In Wright v. Grange Mut. Cas. Co., No. 3:13-CV-00747, 2015 U.S. Dist. LEXIS 35733 (W.D. Ky. March 23, 2015), the insured owned a U.S. Tobacco Outlet convenience store in Kentucky that sold tobacco products and accessories. On July 2, 2011, a fire engulfed the store, and the property and its contents were destroyed. During the insurer’s investigation of the fire, the insurer reviewed the plaintiff’s financial records, and questioned the plaintiff during a lengthy examination under oath. During that examination, the insurer asked the plaintiff about his involvement in setting the fire, as well as the profitability of the store. According to the insurer, the plaintiff misrepresented the profitability of the store, as well as the amount of cash and coins on the premises at the time of the fire. The plaintiff also falsely denied loaning any money to the store from his own bank accounts, even though he had transferred $13,000 to the store from his personal checking account just 37 days prior to the fire. The U.S. District Court for the Western District of Kentucky found that those were material misrepresentations concerning the insurer’s investigation of the fire, as they would tend to show a potential motive for arson. Based on the material misrepresentations by the insured, the court found that the policy was voided and the insurer had no obligation to cover the property loss.
Because the insurer’s denial of coverage was proper, the court also concluded that the insurer could not have acted in bad faith under either statutory or common law. First, the plaintiff could not maintain a bad faith claim under the Kentucky Consumer Protection Act (KCPA). That statute only protects purchase of a service—which would include insurance—for personal, family, or household purposes. The plaintiff’s purchase of commercial insurance for U.S. Tobacco Outlet, therefore, did not qualify him as the class of persons permitted to pursue KCPA claims.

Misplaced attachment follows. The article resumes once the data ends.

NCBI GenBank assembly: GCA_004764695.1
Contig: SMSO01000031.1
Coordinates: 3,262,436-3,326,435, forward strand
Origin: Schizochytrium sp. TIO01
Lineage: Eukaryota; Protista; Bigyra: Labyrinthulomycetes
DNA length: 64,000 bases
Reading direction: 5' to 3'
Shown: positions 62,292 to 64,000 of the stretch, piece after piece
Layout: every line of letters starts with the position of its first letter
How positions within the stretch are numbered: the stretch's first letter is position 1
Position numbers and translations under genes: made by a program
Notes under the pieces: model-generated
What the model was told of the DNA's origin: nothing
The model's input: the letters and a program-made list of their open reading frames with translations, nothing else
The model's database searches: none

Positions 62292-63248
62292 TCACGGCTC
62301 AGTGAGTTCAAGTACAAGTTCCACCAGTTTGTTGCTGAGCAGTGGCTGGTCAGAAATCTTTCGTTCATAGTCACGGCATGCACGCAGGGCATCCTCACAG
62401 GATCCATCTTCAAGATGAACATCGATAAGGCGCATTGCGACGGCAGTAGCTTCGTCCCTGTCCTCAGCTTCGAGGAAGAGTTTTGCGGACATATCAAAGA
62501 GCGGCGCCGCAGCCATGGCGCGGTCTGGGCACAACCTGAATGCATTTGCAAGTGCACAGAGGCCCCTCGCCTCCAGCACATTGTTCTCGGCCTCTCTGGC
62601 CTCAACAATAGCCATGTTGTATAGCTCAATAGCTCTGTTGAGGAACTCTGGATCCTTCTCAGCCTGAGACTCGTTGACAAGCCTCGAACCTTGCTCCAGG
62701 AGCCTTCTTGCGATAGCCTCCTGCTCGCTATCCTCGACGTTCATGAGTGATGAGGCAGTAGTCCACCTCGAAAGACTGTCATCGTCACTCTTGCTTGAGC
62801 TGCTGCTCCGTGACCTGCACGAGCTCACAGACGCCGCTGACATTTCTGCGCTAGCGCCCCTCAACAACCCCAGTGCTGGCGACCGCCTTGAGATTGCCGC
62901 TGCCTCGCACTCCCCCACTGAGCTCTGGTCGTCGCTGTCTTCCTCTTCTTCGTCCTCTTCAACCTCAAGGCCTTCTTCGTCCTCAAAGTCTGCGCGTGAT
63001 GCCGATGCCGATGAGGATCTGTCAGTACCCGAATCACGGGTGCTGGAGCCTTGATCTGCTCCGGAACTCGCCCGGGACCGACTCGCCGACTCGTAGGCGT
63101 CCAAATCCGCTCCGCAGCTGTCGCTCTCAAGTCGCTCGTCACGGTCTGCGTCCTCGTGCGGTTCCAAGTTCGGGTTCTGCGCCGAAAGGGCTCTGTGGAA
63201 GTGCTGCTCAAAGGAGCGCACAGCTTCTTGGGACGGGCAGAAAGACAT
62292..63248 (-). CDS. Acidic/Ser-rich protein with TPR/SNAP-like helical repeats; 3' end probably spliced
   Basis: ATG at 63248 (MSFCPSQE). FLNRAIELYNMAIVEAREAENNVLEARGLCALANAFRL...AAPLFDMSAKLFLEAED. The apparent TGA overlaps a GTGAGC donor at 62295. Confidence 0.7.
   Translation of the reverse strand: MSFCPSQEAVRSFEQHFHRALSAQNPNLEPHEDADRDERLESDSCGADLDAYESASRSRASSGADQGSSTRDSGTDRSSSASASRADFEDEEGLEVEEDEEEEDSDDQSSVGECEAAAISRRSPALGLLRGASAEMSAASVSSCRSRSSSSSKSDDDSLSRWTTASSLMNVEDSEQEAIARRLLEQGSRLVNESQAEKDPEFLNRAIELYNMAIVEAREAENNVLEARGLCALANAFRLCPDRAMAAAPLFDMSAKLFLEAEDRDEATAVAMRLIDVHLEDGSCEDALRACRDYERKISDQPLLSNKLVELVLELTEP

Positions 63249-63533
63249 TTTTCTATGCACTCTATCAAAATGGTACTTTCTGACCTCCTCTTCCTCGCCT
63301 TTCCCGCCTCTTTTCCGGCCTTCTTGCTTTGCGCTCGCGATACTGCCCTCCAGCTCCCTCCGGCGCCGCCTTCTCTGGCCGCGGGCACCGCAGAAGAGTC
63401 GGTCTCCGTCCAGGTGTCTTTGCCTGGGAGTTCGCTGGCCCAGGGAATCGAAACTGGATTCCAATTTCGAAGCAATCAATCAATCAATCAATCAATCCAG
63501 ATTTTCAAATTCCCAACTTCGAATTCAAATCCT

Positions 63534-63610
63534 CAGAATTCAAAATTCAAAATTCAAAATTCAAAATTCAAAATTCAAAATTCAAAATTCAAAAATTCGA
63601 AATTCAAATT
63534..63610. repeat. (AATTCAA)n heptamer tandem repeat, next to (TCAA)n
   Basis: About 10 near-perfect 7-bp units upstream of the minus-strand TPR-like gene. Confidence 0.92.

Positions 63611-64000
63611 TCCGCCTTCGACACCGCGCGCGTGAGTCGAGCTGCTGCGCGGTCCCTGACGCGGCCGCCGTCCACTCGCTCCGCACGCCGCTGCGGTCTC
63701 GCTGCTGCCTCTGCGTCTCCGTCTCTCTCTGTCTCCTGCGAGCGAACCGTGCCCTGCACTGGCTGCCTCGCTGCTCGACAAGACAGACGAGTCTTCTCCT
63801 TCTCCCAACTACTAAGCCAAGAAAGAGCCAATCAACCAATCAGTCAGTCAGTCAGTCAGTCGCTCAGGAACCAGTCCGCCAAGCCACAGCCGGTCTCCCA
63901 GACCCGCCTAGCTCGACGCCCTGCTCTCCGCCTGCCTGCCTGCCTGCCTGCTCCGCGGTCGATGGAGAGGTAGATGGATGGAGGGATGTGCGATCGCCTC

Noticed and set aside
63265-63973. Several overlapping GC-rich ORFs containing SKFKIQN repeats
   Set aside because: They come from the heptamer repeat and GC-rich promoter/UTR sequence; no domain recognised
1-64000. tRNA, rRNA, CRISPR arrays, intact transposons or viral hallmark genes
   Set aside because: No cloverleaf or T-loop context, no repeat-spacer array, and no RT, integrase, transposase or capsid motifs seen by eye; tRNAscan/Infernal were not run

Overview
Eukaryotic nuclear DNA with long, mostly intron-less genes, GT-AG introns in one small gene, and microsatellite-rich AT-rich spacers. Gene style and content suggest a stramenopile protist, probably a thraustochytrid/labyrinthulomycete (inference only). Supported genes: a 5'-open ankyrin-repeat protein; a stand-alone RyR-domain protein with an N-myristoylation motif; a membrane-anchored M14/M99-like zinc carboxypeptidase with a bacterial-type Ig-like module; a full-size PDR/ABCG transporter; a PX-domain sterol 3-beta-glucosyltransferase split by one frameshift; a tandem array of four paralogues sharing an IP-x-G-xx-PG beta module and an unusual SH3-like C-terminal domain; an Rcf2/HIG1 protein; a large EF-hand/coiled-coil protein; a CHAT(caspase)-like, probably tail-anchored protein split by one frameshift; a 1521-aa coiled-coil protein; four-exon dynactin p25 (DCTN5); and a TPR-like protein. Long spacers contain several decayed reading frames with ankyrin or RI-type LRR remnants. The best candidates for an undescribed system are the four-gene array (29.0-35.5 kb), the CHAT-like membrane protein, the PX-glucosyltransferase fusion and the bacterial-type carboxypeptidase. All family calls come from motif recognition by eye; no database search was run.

Second, under Kentucky law, an insurer cannot be liable for bad faith unless it is first obligated to pay the claim under the terms of the insurance policy. See Davidson v. Am. Freightways, Inc., 25 S.W.3d 94, 100 (Ky. 2000); Wittmer v. Jones, 864 S.W.2d 885, 890 (Ky. 1993). Here, where the policy was voided by the plaintiffs’ misrepresentations and the insurer therefore properly denied any coverage for the fire, the plaintiff could not satisfy the first element of a bad faith claim under Kentucky law.
In analyzing the elements of a bad faith claim under Kentucky law, the court held the insured voided his coverage by intentionally misrepresenting facts concerning the loss. Therefore, while the insurer’s conduct is typically the focus of a bad faith analysis, it is important to remember that the insured’s conduct should be a consideration as well.